The anticipation build in this book is phenomenal! I want to get to them getting together part so bad but I'm loving the slow build of heat and need that when they touch it is like I can hear it sizzle over the pages! It is better than them jumping into bed before page 3! This book has been so hot and so funny. I hated for it to end. I will be looking for more from Laura Drewry. I absolutely loved how this one turned out. I highly recommend it!
Every cop had at least one unsolved case sitting on his desk, and Brett was no different. For a year now he’d doggedly followed every tiny lead he could dig up on the hit-and-run, but he always ended up at the same place: nowhere.
The suspect vehicle, reported stolen a few days before the accident, had been found easily enough, but the driver had vanished. IDENT had been all over the truck and had ruled out as suspect every print they’d found. Painstaking dissections of the scene and both vehicles, as well as interviewing the victim and reviewing surveillance tapes, had given him nothing.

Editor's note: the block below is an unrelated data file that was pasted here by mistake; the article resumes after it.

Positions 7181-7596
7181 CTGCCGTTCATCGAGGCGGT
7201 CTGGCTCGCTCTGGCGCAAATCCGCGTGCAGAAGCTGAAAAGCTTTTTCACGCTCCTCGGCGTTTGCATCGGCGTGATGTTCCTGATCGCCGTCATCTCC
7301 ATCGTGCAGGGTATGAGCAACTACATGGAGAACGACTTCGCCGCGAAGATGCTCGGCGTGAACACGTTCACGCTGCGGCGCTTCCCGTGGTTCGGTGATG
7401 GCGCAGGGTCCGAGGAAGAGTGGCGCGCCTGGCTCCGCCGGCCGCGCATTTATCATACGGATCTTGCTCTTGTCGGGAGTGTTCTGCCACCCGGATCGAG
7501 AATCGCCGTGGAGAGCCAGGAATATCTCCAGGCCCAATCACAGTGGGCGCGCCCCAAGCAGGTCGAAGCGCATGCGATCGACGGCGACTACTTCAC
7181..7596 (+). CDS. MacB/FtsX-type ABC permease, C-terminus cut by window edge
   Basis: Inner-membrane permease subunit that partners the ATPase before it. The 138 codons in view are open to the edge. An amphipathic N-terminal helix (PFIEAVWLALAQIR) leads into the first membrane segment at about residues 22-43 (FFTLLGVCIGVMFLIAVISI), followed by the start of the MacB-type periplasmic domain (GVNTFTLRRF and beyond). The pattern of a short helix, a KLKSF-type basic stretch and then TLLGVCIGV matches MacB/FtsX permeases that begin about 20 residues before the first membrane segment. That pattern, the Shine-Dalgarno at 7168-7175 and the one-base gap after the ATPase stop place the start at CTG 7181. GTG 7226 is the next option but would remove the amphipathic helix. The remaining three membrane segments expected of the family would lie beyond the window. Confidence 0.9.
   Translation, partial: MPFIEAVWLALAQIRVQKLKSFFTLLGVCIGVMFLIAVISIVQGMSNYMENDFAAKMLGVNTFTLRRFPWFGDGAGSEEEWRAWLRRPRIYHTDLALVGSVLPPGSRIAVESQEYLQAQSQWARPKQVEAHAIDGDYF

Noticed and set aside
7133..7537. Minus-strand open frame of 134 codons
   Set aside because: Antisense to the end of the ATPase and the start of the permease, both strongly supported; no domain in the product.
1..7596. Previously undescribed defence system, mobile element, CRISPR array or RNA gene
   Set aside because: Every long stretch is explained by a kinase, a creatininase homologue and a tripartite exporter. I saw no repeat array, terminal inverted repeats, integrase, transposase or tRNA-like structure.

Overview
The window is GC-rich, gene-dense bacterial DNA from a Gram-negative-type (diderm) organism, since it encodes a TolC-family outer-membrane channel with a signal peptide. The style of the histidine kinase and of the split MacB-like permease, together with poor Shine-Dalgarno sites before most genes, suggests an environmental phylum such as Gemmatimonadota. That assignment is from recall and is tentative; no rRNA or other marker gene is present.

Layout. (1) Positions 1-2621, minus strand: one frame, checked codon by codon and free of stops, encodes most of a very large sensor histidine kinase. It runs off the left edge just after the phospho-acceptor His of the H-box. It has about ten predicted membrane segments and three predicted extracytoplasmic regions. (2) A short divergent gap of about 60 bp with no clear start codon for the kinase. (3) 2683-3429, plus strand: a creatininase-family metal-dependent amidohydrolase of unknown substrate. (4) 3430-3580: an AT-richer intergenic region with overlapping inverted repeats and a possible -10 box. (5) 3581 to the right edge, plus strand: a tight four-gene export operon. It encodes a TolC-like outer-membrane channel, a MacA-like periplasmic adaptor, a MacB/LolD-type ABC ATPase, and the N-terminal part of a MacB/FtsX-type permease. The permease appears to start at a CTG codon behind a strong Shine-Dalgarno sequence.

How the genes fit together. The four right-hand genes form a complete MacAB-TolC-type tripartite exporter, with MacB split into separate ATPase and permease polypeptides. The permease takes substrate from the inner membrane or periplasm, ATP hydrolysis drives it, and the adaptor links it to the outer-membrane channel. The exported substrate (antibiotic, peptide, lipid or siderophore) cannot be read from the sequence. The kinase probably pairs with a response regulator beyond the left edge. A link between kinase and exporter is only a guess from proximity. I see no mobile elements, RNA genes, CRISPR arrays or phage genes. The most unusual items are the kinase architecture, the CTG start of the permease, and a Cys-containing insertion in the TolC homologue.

Bupkis. Nada. Zippo. Zilch.
And if that wasn’t annoying enough, the victim in the incident was Ellie, and the lack of movement in the case had only fueled her contempt for the police department. Pulling her over today hadn’t helped matters, but she’d been doing almost twenty clicks over the speed limit.
She was lucky it was him who’d pulled her over and not Constable Hudak, who would have been too happy to not only ticket Ellie but to impound her vehicle without so much as a second thought. He could have written her up today—hell, he probably should have—but a couple things changed his mind.
The first was that she’d just lost her license, and even though that was her own damn fault, he didn’t kick people when they were down. The second was that he knew she expected him to write her up. In fact, she wanted him to do it, because then she could keep on believing he was a prick, and by not meeting her low expectations, he was proving her wrong.